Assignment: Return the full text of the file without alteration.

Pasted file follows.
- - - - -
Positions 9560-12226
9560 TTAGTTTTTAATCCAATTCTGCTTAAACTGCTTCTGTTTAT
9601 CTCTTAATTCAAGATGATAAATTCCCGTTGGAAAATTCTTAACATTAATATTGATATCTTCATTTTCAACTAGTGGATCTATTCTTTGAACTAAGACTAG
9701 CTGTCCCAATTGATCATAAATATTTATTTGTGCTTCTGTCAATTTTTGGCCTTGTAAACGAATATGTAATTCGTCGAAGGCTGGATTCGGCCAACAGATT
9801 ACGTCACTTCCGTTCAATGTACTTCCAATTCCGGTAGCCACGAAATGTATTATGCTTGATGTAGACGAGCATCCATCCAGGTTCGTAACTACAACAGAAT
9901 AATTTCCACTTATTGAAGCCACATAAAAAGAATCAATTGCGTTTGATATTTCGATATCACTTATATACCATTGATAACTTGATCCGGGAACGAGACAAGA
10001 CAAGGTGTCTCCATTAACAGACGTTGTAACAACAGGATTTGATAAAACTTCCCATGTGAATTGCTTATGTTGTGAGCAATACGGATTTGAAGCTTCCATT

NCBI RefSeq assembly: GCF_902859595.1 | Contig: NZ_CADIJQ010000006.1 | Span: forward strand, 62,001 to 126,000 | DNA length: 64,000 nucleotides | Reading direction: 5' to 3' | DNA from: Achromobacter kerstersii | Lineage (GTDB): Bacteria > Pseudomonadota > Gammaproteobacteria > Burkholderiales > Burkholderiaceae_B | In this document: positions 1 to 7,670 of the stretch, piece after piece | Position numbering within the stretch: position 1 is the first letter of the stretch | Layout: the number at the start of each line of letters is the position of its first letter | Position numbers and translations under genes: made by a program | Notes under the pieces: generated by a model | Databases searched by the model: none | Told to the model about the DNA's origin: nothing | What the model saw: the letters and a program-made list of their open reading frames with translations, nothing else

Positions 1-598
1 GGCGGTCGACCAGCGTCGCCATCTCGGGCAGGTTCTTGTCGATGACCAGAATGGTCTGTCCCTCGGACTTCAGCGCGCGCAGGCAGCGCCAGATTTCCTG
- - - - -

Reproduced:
Positions 9560-12226
9560 TTAGTTTTTAATCCAATTCTGCTTAAACTGCTTCTGTTTAT
9601 CTCTTAATTCAAGATGATAAATTCCCGTTGGAAAATTCTTAACATTAATATTGATATCTTCATTTTCAACTAGTGGATCTATTCTTTGAACTAAGACTAG
9701 CTGTCCCAATTGATCATAAATATTTATTTGTGCTTCTGTCAATTTTTGGCCTTGTAAACGAATATGTAATTCGTCGAAGGCTGGATTCGGCCAACAGATT
9801 ACGTCACTTCCGTTCAATGTACTTCCAATTCCGGTAGCCACGAAATGTATTATGCTTGATGTAGACGAGCATCCATCCAGGTTCGTAACTACAACAGAAT
9901 AATTTCCACTTATTGAAGCCACATAAAAAGAATCAATTGCGTTTGATATTTCGATATCACTTATATACCATTGATAACTTGATCCGGGAACGAGACAAGA
10001 CAAGGTGTCTCCATTAACAGACGTTGTAACAACAGGATTTGATAAAACTTCCCATGTGAATTGCTTATGTTGTGAGCAATACGGATTTGAAGCTTCCATT

NCBI RefSeq assembly: GCF_902859595.1 | Contig: NZ_CADIJQ010000006.1 | Span: forward strand, 62,001 to 126,000 | DNA length: 64,000 nucleotides | Reading direction: 5' to 3' | DNA from: Achromobacter kerstersii | Lineage (GTDB): Bacteria > Pseudomonadota > Gammaproteobacteria > Burkholderiales > Burkholderiaceae_B | In this document: positions 1 to 7,670 of the stretch, piece after piece | Position numbering within the stretch: position 1 is the first letter of the stretch | Layout: the number at the start of each line of letters is the position of its first letter | Position numbers and translations under genes: made by a program | Notes under the pieces: generated by a model | Databases searched by the model: none | Told to the model about the DNA's origin: nothing | What the model saw: the letters and a program-made list of their open reading frames with translations, nothing else

Positions 1-598
1 GGCGGTCGACCAGCGTCGCCATCTCGGGCAGGTTCTTGTCGATGACCAGAATGGTCTGTCCCTCGGACTTCAGCGCGCGCAGGCAGCGCCAGATTTCCTG